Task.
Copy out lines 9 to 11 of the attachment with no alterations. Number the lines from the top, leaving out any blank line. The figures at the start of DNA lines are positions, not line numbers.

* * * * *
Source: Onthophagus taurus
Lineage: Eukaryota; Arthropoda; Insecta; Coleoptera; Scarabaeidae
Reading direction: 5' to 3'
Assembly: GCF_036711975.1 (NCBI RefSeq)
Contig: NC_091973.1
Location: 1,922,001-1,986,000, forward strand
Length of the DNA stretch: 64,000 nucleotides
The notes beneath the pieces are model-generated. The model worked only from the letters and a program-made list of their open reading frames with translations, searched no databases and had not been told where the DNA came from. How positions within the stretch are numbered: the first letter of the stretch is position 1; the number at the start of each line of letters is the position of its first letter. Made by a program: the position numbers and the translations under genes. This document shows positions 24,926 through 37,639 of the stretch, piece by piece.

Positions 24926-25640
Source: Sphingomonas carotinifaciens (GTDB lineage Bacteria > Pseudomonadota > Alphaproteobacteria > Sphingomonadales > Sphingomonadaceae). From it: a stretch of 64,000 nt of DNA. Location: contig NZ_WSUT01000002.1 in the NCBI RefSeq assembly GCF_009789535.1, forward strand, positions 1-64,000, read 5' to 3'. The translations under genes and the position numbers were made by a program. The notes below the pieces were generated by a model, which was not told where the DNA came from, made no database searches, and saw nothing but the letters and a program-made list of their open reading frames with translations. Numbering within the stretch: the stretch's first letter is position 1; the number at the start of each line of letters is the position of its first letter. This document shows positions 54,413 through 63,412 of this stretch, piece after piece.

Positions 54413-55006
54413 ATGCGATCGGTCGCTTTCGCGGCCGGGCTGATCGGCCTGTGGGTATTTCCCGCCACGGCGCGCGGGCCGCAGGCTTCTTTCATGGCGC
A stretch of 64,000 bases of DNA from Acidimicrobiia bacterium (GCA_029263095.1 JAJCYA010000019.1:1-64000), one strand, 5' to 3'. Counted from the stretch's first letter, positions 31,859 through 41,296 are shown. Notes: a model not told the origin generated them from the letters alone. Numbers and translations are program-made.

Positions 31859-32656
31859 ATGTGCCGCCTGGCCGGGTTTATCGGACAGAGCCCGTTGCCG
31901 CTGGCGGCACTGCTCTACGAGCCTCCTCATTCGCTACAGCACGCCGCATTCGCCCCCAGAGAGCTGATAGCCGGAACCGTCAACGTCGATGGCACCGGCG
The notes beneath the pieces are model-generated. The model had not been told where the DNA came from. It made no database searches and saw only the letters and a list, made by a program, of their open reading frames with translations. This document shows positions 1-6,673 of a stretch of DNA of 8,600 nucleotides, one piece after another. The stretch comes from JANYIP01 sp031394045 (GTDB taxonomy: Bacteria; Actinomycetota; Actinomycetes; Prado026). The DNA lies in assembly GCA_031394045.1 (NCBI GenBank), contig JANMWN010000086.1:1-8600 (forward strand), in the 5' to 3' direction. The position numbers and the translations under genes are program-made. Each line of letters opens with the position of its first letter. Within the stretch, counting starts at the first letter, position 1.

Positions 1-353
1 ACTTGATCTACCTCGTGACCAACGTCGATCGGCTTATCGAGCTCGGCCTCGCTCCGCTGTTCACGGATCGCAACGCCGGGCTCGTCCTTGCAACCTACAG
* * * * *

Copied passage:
Positions 24926-25640
Source: Sphingomonas carotinifaciens (GTDB lineage Bacteria > Pseudomonadota > Alphaproteobacteria > Sphingomonadales > Sphingomonadaceae). From it: a stretch of 64,000 nt of DNA. Location: contig NZ_WSUT01000002.1 in the NCBI RefSeq assembly GCF_009789535.1, forward strand, positions 1-64,000, read 5' to 3'. The translations under genes and the position numbers were made by a program. The notes below the pieces were generated by a model, which was not told where the DNA came from, made no database searches, and saw nothing but the letters and a program-made list of their open reading frames with translations. Numbering within the stretch: the stretch's first letter is position 1; the number at the start of each line of letters is the position of its first letter. This document shows positions 54,413 through 63,412 of this stretch, piece after piece.

Positions 54413-55006